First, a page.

Examples of behavior that contributes to creating a positive environment include:
Examples of unacceptable behavior include:
The GitKon Team at GitKraken is responsible for clarifying the standards of acceptable behavior and will take appropriate and fair corrective action in response to any instances of unacceptable behavior.
We have the right and responsibility to remove any event participant that does not adhere to this Code of Conduct, or to ban temporarily or permanently any event participant for other behaviors that are deemed inappropriate, threatening, offensive, or harmful.
This Code of Conduct applies specifically to GitKon and any related communication channels or events.
Instances of abusive, harassing, or otherwise unacceptable behavior may be reported by contacting the GitKon Team at GitKraken via [email protected]. All complaints will be reviewed and will result in a response that is deemed necessary and appropriate to the circumstances. The review team is obligated to maintain confidentiality with regard to the reporter of an incident.
GitKon participants who do not follow or enforce the Code of Conduct in good faith may face temporary or permanent repercussions as determined by the GitKon Team at GitKraken.
Why don’t we hear more developer voices in the conversations about “developer productivity”? Most self-styled experts on developer productivity seem more interested in selling something rather than painting an accurate picture of how devs really work.
In this session, Beyang Liu, CTO and co-founder of Sourcegraph, will talk about why we should instead start from direct developer experience using our own mental models of how developers work, and why we should be drawing pictures and diagrams that approximate the world in which we live.
As organizations scale, teams quickly learn that it’s not just about hiring. It’s also about how your team’s tools and internal development practices pivot, scale and grow to meet the increasing needs of your organization.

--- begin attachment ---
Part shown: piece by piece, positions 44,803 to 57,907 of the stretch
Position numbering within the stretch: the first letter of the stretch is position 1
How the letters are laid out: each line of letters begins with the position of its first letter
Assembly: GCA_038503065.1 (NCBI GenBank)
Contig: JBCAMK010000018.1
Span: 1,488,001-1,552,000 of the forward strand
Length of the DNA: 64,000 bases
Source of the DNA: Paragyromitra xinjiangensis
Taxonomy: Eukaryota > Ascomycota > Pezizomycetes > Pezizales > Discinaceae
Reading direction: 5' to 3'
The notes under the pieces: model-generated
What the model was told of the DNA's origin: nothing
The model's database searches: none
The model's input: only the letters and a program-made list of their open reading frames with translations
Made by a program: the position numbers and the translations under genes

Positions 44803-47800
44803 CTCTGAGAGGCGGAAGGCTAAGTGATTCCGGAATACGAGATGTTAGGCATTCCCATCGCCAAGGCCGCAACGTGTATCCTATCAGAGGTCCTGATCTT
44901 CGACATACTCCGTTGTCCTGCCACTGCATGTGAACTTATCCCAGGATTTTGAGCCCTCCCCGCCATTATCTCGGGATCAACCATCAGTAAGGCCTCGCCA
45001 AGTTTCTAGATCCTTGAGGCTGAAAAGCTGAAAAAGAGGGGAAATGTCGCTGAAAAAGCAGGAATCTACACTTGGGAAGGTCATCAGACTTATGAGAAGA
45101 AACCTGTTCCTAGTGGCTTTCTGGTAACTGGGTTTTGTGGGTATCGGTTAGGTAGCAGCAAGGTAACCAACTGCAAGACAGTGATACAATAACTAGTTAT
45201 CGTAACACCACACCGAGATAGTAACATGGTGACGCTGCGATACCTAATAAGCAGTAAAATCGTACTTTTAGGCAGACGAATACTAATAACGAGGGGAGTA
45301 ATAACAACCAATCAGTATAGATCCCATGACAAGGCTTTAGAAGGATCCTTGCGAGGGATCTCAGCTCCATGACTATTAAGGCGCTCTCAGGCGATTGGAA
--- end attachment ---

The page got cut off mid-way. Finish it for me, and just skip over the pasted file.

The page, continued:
In this session, Andrew Pankevicius, senior product manager for Jira DevOps at Atlassian, will guide attendees through the critical milestones of growth, from DevSecOps as a foundational concept on day one, to cross-functional release orchestration and managing your DevOps toolchain while scaling your development team.
For years, operations teams have tried to build elastic compute platforms for developers to deploy to, while at the same time, developers were stitching together tools to ensure code was integrated, built, tested, and secure. In response, we’ve seen the DevOps industry move towards the era of DevOps platforms, consolidating and expanding capabilities that allow developers to spend more time on code and less on tools.
In this session, Brendan O’Leary, staff developer evangelist at GitLab, will discuss the Era of the Platform, including how elite software delivery and operations performers are leveraging platforms like Kubernetes and the DevOps platform to adapt and ship code faster. To paraphrase Halt and Catch Fire: “Platforms aren’t the thing. They are the thing that gets you to the thing.”
As the director of global technology experience at Nextiva, Ruth Vela is responsible for their Technology Experience program, which ensures a consistently positive experience for the company’s global team of technologists.
In this session, Ruth will suggest programs and frameworks that engineering leaders can build to enable a successful and happy global remote team, and why, as an engineer, it matters to choose a company that understands and values your remote experience.
Containers have historically been used to standardize apps when they’re deployed, but there’s opportunity to support additional scenarios, like continuous integration, test automation, and full-featured coding environments.
In this session, Brigit Murtaugh, product manager on the Visual Studio Code team at Microsoft focusing on remote development, will go over the Development Containers Specification, which empowers anyone using any tool to configure a consistent dev environment. Attendees can expect to leave with the tools they need to get started with dev containers and specifications.
Dries Buytaert will headline GitKon 2022 as our keynote speaker. As the founder of both Drupal and Acquia, Dries has been working with open source for over 20 years. A true thought leader, Dries has published over 1,500 blog articles over the past several years and enjoys sharing his expertise at events and conferences around the world.
At this session, attendees can expect to learn how Dries was able to scale Drupal and Acquia by embracing open source, and why popular features like Drupal themes and a focus on security helped propel them to success.